Prior to the Conor McGregor-Floyd Mayweather media tour, most MMA fans had no idea who Paulie Malignaggi was.
He was just a fairly average-sized man in a suit bantering back and forth with Brendan Schaub on Showtime's broadcasts, killing time as fans waited for McGregor and Mayweather to finally arrive for their high-octane press conferences.
A month later, the former two-time world boxing champion has made it seem like the bout on Aug. 26 will be a two-on-one contest - and it doesn't appear to be by coincidence.
While it would generally be a major no-no for Malignaggi - who will be ringside on the call for the big fight - to thrust himself into the story he's covering, the former boxer could be aiming to cash in on the situation he's found himself in.
Initially, Malignaggi joined McGregor's camp as a sparring partner as a move made in good faith to gain intel for the broadcast and to improve the general competitiveness of the bout - at least that's what we were led to believe.
The 36-year-old boxer, who retired in March, gave McGregor and his camp complimentary remarks throughout his first few sessions, claiming "there's a method to his madness" and that there was "lots of violence" throughout training. The partnership between "The Notorious" and "Magic Man" seemed to be going swimmingly, giving credibility to the Irishman's camp while keeping the retired boxer relevant.
However, within two weeks of joining McGregor's training, Malignaggi apparently had enough of the "madness" and left the camp after photos were released framing him in a poor light. But he didn't leave quietly, unleashing a storm of criticism at "The Notorious" and his team.
For most MMA fans and fighters, these photos were just par for the course and what they've come to expect from "The Notorious." The former boxing champ, however, felt he was disrespected.
In the blink of an eye, Malignaggi went from showering McGregor's camp with accolades to calling it a "circus" and challenging the Irishman to release all the footage of their sparring sessions. He then decided to make a string of media appearances with the sole purpose of bashing McGregor.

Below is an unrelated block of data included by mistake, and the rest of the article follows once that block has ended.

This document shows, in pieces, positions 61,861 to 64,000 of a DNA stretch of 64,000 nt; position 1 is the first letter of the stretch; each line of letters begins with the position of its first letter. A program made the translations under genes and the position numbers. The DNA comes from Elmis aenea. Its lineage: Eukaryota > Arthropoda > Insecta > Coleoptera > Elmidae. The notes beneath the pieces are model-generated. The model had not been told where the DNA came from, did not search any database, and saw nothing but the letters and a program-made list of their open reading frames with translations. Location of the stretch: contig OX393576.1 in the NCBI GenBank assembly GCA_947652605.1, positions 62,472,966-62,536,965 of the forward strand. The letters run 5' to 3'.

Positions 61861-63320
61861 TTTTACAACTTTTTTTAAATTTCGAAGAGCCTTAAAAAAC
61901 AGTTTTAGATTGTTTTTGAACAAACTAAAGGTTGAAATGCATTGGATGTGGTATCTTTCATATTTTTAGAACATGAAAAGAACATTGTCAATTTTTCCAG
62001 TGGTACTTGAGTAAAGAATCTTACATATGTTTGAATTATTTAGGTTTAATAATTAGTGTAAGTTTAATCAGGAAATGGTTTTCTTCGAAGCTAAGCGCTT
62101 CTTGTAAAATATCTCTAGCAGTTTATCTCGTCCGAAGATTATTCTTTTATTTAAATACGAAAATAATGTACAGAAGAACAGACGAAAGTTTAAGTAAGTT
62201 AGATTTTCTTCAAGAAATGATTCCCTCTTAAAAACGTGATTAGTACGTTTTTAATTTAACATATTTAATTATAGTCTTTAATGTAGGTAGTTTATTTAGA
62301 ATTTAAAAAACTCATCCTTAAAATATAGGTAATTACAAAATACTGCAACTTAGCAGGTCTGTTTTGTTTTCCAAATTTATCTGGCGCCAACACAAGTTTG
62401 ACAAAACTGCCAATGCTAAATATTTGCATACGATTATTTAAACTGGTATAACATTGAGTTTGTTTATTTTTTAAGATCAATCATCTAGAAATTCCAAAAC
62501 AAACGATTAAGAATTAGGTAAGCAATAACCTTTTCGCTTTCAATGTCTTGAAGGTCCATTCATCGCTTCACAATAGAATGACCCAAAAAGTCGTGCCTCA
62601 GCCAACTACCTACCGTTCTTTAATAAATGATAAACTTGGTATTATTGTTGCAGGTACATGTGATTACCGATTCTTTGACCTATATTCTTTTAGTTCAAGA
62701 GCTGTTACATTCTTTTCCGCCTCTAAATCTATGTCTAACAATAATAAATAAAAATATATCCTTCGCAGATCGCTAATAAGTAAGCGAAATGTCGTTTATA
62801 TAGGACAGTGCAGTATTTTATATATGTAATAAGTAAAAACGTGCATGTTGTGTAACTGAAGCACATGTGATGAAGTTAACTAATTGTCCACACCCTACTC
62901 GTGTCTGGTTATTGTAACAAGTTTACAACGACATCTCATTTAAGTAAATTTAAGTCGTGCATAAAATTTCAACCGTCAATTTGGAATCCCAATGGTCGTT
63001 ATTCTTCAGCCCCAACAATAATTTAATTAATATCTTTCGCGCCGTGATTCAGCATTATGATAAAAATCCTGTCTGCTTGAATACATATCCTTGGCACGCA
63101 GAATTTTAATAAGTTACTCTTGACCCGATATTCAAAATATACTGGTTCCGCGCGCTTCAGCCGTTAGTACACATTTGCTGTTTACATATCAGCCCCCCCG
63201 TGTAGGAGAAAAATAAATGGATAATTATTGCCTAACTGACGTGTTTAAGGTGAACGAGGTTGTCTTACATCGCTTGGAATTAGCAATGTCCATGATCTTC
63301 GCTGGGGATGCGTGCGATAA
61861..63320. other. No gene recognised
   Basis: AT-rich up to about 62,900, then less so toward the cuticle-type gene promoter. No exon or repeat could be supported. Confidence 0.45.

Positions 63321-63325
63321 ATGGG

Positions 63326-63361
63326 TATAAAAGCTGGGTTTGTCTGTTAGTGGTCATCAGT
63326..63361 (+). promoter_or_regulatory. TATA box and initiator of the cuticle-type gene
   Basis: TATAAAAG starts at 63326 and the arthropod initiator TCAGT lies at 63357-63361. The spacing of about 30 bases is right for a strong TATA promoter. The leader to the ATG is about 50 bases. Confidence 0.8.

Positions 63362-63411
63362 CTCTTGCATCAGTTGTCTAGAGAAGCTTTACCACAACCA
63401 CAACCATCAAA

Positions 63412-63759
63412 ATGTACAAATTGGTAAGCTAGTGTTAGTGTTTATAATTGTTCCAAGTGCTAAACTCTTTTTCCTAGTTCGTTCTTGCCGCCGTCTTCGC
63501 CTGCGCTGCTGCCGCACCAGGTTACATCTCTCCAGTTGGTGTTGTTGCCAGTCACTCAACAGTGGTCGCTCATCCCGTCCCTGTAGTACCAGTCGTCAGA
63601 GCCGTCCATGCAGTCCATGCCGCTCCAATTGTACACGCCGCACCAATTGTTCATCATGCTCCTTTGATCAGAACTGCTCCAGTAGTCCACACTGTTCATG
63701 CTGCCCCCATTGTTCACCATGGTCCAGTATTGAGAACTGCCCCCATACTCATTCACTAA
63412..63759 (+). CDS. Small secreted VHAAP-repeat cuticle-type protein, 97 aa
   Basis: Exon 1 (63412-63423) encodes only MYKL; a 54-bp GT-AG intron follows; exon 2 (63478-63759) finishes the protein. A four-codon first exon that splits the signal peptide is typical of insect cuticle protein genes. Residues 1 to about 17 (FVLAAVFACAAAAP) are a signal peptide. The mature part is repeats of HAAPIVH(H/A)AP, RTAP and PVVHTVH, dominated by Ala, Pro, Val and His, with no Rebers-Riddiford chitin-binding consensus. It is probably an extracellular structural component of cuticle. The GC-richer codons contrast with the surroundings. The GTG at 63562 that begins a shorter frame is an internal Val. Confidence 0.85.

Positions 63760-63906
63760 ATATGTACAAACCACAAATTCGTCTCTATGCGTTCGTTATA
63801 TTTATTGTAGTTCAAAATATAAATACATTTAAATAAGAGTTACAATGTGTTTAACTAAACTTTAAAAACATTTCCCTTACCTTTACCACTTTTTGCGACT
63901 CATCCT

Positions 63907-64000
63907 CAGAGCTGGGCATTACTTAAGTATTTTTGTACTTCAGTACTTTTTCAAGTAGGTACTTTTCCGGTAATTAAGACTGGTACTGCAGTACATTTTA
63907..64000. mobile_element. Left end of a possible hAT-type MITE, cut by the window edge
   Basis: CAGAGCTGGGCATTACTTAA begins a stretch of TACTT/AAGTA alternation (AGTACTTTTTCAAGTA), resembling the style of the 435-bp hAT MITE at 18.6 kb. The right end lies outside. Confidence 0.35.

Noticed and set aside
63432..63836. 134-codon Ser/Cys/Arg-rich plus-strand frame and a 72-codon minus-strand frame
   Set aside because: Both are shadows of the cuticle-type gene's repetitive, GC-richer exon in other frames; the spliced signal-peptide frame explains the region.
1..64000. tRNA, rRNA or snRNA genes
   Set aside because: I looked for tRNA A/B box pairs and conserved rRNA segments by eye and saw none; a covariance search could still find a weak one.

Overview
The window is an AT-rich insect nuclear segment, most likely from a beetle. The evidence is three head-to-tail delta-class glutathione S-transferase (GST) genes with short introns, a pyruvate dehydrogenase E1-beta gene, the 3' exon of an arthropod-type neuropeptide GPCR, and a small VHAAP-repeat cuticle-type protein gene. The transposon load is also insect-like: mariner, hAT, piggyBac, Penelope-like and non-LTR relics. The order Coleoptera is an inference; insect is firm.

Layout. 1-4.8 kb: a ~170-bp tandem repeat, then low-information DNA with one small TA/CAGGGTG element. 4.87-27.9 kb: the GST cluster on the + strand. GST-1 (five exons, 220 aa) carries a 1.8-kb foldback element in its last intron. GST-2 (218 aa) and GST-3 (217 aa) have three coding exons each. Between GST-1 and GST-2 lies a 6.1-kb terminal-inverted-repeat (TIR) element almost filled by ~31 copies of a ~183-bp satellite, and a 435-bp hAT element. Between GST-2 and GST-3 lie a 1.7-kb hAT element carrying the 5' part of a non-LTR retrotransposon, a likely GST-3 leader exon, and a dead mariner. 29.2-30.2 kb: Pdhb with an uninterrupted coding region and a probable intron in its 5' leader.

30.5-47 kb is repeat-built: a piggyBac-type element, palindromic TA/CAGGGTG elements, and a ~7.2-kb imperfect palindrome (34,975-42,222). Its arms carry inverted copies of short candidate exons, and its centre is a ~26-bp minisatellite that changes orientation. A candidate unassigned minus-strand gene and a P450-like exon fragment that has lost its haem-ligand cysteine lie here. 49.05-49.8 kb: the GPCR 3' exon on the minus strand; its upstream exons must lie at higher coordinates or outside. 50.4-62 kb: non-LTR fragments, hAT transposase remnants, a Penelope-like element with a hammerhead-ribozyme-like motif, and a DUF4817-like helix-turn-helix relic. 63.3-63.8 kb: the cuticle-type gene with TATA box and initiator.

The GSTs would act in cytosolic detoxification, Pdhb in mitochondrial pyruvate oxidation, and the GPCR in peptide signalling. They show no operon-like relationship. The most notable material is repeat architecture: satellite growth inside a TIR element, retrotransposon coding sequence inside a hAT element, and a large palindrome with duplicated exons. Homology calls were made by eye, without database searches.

None of Malignaggi's comments gave much insight into the camp other than the fact that he didn't like it; his remarks were nothing more than insults aimed at the UFC's only double champ.
McGregor was too busy with his training to respond to his former sparring partner's disrespect, but lightly addressed the comments at his open workout on Friday.
"The guy is a mouthpiece. He got his ego badly dented," McGregor told media. "It was concussion talk ... He got to exit under a cloud of questions and exactly what a mouth like him wants."
Not long after McGregor finished his media session Friday, UFC boss Dana White answered Malignaggi's challenge and released footage of the sparring session, which seemed to reveal a misstep on the boxer's part.
Malignaggi didn't back down with his response, calling the UFC president a "f---in' cue-ball-ass fraud" on Twitter as he continued to defend his point despite the video evidence countering it.
For a 36-year-old boxer-turned-broadcaster with a 36-8 professional record and world championship belts in two weight classes, this all seems like quite the overreaction if it's just about how he looked in a couple photos. That's because there is something more valuable at stake - one more big fight.
Malignaggi is in a unique situation. As a broadcast analyst, he will have the attention of millions come Aug. 26. He also has enough of a reputation in the boxing world to draw attention from the sport's fans, and could potentially be McGregor's next opponent if he can manage to drum up enough interest.
Malignaggi's age and recent retirement put his athletic expectations not far off Mayweather's, and his distaste for McGregor, White, and their sport in general provides a juicy boxing-versus-MMA storyline.
Even if Malignaggi was unknown to MMA fans a month ago, he could fill the void and be the next step should the Irishman want to continue his boxing career - and make a pretty penny doing it.